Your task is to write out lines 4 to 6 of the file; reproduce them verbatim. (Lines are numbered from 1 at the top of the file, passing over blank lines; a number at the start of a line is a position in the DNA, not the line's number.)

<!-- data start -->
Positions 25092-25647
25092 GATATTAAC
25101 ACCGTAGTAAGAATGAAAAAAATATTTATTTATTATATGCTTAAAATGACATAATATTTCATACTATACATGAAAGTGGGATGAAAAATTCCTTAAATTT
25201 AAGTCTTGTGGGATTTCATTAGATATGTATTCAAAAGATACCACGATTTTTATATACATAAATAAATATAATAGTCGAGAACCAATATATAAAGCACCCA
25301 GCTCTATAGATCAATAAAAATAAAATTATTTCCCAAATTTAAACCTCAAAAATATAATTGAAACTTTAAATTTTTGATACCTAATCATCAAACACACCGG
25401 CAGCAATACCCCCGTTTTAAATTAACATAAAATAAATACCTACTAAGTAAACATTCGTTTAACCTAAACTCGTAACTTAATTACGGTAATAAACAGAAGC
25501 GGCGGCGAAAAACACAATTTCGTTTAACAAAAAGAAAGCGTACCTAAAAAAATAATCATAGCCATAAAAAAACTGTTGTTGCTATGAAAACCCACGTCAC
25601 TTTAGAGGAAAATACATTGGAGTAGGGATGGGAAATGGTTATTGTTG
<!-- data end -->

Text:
25201 AAGTCTTGTGGGATTTCATTAGATATGTATTCAAAAGATACCACGATTTTTATATACATAAATAAATATAATAGTCGAGAACCAATATATAAAGCACCCA
25301 GCTCTATAGATCAATAAAAATAAAATTATTTCCCAAATTTAAACCTCAAAAATATAATTGAAACTTTAAATTTTTGATACCTAATCATCAAACACACCGG
25401 CAGCAATACCCCCGTTTTAAATTAACATAAAATAAATACCTACTAAGTAAACATTCGTTTAACCTAAACTCGTAACTTAATTACGGTAATAAACAGAAGC